Tuesday, June 28, 2022

Aquamen #5 Review

Written by: Chuck Brown, Brandon Thomas
Art by: Sami Basri, Vicente Cifuentes
Colors by: Adriano Lucas
Letters by: Andworld Design
Cover art by: Travis Moore, Adriano Lucas
Cover price: $3.99
Release date: June 28, 2022

Aquamen #5 sets the Aqua-Family's plan of attack in motion on multiple fronts to stop the sleeper agents from inciting war. Tula coordinates the teams and presents the plan to the Atlantean security council. Mera and Jackson create a broadcast tower to deliver the sleeper cell deactivation code. And Arthur and Black Manta rush to stop attacks already in progress. It's going to be a busy day.

Was It Good?

Aquamen #5 is a perplexing issue to wrap your brain around. It's clear Brown and Thomas are trying to tell a big, epic, world-affecting story, but there are too many convenient inconveniences for the impending catastrophe to make sense, and the net result is a big story that feels too small and sometimes nonsensical.

The strongest part of this issue is the art by Basri, Cifuentes, and Lucas. Lucas's colors pop, the pencils/inks are well done, and there's plenty of action-packed eye candy to keep you visually interested. At times, there's so much going on that you may feel rushed, but the art keeps the panel and page transitions even enough to smooth out the pacing.

That said, the weakest points of the story are the convoluted plot and the "plan's" execution. Mera and Jackson decide to construct a broadcast tower out of the water to send the cancellation code, but they never explain why they take the most difficult route possible to achieve their goal. Why not engage the JL satellite network to send the signal? How is a water construct able to act as a broadcast tower? When the tower is damaged, how is Jackson able to use his body as a broadcast antenna? None of this portion of the "plan" makes sense, and it comes across as needlessly over-complicated.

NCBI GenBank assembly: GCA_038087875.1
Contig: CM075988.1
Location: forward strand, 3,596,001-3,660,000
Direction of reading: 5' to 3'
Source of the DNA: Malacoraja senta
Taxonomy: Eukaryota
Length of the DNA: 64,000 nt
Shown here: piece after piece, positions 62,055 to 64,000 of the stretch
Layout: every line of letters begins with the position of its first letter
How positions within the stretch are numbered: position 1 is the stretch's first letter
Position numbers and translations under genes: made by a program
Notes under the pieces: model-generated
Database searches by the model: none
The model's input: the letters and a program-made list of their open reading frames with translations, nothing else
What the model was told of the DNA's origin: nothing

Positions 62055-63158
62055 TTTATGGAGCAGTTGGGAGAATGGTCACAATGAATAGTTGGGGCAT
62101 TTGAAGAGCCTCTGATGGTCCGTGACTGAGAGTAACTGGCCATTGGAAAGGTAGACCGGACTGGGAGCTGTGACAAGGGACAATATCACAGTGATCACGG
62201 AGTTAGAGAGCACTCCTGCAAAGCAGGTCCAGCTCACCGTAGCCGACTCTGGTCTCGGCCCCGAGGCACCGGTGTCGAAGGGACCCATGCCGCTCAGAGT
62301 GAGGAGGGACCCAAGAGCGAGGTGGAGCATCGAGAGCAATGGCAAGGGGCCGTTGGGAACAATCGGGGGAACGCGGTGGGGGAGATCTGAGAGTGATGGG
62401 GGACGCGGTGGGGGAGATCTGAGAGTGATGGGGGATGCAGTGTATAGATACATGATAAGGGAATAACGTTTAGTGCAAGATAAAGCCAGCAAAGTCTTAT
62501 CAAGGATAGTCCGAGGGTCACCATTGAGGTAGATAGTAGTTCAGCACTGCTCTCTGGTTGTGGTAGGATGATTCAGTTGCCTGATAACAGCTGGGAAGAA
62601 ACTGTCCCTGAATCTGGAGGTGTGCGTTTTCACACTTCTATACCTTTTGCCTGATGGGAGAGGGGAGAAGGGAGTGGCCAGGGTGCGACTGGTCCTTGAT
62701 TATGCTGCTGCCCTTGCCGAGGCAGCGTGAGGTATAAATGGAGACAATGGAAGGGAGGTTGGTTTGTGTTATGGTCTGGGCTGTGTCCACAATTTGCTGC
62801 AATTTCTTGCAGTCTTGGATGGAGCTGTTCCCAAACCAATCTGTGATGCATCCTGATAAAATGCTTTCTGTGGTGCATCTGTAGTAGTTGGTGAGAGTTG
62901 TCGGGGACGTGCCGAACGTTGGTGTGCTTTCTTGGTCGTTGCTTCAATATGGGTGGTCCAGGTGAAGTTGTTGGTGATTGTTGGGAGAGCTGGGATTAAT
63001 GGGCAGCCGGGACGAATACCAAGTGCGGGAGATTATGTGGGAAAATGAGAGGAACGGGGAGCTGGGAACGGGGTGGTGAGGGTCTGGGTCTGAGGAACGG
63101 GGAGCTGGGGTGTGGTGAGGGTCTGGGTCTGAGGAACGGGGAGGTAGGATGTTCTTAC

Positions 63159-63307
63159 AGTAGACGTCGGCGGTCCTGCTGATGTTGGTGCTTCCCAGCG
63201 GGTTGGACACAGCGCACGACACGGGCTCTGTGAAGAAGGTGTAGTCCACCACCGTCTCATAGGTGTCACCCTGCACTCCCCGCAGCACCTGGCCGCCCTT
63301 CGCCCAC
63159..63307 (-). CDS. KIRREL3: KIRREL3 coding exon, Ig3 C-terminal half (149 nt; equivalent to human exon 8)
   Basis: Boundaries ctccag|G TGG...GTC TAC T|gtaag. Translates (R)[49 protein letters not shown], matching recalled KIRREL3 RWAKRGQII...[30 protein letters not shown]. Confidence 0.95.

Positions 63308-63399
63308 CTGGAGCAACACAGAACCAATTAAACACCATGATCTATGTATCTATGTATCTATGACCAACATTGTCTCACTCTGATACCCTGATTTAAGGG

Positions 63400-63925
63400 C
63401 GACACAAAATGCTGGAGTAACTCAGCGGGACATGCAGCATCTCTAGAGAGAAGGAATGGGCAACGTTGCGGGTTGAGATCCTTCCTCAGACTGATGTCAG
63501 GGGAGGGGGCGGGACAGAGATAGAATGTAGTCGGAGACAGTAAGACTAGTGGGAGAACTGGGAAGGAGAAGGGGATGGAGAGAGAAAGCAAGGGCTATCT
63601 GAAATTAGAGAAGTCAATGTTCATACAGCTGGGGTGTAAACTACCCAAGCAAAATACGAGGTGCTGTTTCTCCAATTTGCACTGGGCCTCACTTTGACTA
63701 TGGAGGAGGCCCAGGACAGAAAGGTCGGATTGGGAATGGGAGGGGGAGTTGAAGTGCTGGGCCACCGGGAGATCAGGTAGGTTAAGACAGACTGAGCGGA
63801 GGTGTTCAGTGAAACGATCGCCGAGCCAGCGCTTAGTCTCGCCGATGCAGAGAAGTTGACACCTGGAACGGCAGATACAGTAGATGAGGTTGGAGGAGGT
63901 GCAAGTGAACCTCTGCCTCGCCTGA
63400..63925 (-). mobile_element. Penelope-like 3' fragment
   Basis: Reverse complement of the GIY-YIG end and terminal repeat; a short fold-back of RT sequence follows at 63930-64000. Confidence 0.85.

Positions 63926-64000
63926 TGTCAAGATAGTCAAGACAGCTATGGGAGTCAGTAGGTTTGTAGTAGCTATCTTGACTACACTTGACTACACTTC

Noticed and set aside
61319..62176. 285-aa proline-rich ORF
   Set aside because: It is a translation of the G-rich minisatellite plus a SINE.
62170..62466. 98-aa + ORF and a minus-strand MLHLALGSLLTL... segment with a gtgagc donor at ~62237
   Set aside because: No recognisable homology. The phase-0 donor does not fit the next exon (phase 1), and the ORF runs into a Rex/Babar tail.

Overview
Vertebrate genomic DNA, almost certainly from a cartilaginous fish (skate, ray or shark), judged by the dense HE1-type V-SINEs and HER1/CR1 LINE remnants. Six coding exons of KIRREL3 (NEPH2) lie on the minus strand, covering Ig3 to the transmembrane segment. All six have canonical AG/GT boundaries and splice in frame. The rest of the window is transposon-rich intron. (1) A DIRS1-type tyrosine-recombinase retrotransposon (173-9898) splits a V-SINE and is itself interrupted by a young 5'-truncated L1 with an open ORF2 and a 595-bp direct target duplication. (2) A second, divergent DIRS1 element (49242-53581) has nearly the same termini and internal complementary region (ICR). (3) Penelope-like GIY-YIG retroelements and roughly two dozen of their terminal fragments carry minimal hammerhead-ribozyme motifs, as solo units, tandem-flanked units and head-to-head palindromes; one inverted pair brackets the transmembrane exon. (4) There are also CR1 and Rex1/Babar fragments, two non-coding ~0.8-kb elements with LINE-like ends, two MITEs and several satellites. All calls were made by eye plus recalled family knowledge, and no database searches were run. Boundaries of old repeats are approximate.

Elsewhere, Black Manta, his small group of men, and Aquaman are squelching sleeper agent attacks as they happen. Isn't this a global assault? Why rely on only a handful of people? Couldn't the Aqua-family tap into the Justice League for assistance? There's no way such a small group could handle so many attacks all over the world so quickly, and yet Brown/Thomas make it seem like they have everything under control.

Then we get to the original plan, which was never clearly defined or had a discernible objective. Was the terrorist plan simply to incite war? to what end? What would they gain from war? Who is the true leader of the terrorists, and what is their end goal? This is the second series where Thomas has gone all-in on using Xebel terrorists as a plot device, but this is the second series where the terrorism seems pointless, wanting destruction for its own sake.

About The Reviewer: Gabriel Hernandez is the Publisher & EIC of ComicalOpinions.com, a comics review site dedicated to indie, small, and mid-sized publishers.

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Bits and Pieces:

Aquamen #5 is a below-average entry in the series. The art is very good, but everything surrounding the rescue plan, its execution, its operation, and even the original terrorist plot, is either convoluted, unnecessarily complicated or doesn't make sense. With one more issue in the series, there's time to end on a high note, but it will take a minor miracle.


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